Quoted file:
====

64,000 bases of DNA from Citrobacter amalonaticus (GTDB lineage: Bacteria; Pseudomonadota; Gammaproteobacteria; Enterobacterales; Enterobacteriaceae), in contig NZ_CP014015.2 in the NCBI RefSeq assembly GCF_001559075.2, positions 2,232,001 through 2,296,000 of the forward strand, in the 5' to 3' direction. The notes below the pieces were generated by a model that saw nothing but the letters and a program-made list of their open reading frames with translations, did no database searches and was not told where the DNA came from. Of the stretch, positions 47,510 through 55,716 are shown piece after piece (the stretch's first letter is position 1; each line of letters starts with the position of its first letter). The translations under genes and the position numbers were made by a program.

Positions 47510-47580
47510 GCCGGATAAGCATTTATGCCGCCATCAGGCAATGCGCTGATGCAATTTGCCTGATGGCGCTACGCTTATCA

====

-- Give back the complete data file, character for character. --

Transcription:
64,000 bases of DNA from Citrobacter amalonaticus (GTDB lineage: Bacteria; Pseudomonadota; Gammaproteobacteria; Enterobacterales; Enterobacteriaceae), in contig NZ_CP014015.2 in the NCBI RefSeq assembly GCF_001559075.2, positions 2,232,001 through 2,296,000 of the forward strand, in the 5' to 3' direction. The notes below the pieces were generated by a model that saw nothing but the letters and a program-made list of their open reading frames with translations, did no database searches and was not told where the DNA came from. Of the stretch, positions 47,510 through 55,716 are shown piece after piece (the stretch's first letter is position 1; each line of letters starts with the position of its first letter). The translations under genes and the position numbers were made by a program.

Positions 47510-47580
47510 GCCGGATAAGCATTTATGCCGCCATCAGGCAATGCGCTGATGCAATTTGCCTGATGGCGCTACGCTTATCA